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Spicy cocktails rule in jazz bar

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Unn Sophary behind the counter at Little Pari’s Jazz Bar. Photo by: MICHAEL SLOAN

AS the owner of Little Pari’s Jazz Bar explains it, her business sets two records: her bar is the first run by a Khmer woman in the Pub Street precinct, and it’s also the smallest in Siem Reap.

Tucked away in a little laneway, Little Pari’s opened in July 2010 after owner Unn Sophary decided to take the next step and open her own business after a career working at many of Siem Reap’s best known bars and hotels.

With a quirky interior featuring light fixtures constructed out of recycled Pellegrini bottles and furniture refashioned from recycled timber, Little Pari’s is a deeply personal project which Unn Sophary hopes will inspire other Cambodians to open their own boutique bars, too.

“I want to show Cambodians to think positively and that they can do something without a big investment. It’s the greatest feeling to listen to music you like and drink your own cocktails in a place you created,” she said.

As well as the décor, Unn Sophary said she uses jazz and blues music to set a relaxed mood, occasionally playing more mournful blues tracks early in the morning when she wants to clear out the remaining customers and close the bar.

“My Khmer friends can’t understand why I like jazz so much but I find it soothing and relaxing. It’s all about setting a mood and having people come and relax.”

Another idiosyncratic touch is the bar’s menu, which contains standard cocktails infused with Khmer herbs and spices,  as well as some special drinks of Unn Sophary’s own concoction.

“I use lemongrass, turmeric and ginger to add different flavours to our cocktails as well as Kampot pepper and star anise. Plus, customers can design their own custom drinks with any of the ingredients we have.”

Owning her own bar also offers Unn Sophary a chance to display the fruits of her hobby – photography. The bar walls have become a gallery of sorts of her work.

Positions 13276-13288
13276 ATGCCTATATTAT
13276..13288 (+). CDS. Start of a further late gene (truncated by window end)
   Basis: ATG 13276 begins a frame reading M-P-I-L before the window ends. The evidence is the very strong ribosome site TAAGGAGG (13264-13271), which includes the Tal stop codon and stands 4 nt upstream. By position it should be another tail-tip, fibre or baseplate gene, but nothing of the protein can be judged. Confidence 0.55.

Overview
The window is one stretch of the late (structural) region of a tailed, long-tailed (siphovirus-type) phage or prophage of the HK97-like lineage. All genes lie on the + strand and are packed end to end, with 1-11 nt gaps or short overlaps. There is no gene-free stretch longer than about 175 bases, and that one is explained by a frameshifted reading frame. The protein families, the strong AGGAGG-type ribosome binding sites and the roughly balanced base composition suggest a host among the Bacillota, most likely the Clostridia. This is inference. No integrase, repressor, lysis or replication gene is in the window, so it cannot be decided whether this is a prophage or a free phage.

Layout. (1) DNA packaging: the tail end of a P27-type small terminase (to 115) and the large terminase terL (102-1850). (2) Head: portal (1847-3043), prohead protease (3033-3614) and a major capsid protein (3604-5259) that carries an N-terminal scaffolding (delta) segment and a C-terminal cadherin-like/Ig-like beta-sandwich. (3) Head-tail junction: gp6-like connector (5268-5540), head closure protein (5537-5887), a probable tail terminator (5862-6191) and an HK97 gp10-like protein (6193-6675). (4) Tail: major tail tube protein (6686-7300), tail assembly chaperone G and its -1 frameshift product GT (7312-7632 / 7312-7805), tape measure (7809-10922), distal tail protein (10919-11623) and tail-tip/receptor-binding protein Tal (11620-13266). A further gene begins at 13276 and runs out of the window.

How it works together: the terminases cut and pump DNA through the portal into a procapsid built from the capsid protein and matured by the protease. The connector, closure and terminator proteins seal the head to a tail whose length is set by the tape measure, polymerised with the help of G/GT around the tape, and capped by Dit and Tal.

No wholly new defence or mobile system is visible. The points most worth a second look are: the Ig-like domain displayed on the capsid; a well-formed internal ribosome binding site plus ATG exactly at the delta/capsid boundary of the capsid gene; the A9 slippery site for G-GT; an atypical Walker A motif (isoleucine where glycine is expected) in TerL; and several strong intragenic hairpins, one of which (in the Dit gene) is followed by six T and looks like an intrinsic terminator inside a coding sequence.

Plus there is memorabilia in the form of childhood photos of her in her home village of Srah Srang.

“Some of the photos were taken by a family friend who first gave me the nickname ‘Little Pari’, and most of my friends have been calling me that ever since” she said.

She told 7Days she opened Little Pari’s for under $10,000 in July of last year after a career spent working at Siem Reap nightspots including Red Piano and Abacus, as well as Raffles Grand Hotel and the Hotel Sofitel Angkor Phokeethra.

After being asked to scout out locations and develop a business plan for a friend planning to open a bar, a project which never got off the ground, she decided to go into business for herself.

“In Siem Reap, when you go out to drink it’s either in a place that’s really expensive or it’s cheap and low quality. I wanted to make a bar that was affordable but comfortable to be in, something very personal, like a room in my house. My friends all say it’s different when I’m not here.”
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Little Pari’s Jazz Bar, in the laneway behind Pub Street near Old Market, is open from 7pm to 2am every day.

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